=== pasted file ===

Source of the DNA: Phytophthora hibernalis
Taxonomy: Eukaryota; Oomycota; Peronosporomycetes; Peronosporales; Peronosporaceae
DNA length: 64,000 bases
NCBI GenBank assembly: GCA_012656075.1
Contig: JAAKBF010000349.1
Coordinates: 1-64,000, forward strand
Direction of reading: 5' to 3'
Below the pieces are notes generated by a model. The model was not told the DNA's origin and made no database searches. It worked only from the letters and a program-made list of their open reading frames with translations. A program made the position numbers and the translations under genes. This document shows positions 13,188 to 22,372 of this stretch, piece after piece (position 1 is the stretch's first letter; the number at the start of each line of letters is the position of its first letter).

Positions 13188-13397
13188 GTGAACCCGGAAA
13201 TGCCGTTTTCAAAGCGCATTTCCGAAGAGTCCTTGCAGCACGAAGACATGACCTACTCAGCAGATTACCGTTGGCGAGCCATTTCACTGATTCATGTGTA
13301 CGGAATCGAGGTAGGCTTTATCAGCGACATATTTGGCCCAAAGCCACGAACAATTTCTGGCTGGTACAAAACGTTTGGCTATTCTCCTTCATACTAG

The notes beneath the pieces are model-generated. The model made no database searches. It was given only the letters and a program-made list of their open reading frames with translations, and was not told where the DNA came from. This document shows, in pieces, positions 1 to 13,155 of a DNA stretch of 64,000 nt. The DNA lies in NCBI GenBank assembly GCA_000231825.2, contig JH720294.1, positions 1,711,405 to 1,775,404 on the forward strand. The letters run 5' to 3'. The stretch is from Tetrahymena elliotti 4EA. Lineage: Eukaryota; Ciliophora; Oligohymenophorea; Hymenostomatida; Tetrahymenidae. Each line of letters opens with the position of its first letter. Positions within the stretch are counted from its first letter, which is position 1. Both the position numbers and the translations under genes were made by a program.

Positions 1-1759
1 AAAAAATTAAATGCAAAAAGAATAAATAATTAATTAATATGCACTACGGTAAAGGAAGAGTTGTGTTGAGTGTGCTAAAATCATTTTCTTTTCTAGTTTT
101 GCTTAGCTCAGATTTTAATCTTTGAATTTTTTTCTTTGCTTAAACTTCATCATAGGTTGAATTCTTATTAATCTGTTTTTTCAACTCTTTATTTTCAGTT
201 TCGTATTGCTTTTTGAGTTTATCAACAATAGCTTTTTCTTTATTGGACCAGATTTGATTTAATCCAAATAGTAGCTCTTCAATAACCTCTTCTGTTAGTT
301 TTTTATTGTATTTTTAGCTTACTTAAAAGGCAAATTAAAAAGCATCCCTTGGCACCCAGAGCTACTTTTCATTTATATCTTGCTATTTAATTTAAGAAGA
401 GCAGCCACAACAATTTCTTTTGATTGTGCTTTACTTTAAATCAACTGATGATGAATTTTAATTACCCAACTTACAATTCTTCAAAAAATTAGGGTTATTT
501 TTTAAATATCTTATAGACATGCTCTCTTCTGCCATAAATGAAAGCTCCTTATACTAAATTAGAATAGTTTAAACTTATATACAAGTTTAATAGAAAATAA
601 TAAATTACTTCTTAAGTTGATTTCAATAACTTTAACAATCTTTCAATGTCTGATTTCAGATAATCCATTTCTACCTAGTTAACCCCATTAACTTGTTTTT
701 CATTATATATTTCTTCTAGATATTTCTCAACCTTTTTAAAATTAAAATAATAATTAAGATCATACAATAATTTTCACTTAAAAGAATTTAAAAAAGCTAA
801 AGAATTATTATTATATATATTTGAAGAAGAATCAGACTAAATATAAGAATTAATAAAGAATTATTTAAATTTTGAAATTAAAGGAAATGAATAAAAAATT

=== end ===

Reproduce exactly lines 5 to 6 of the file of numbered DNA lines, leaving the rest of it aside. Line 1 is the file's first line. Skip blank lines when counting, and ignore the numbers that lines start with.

Contig: JAAKBF010000349.1
Coordinates: 1-64,000, forward strand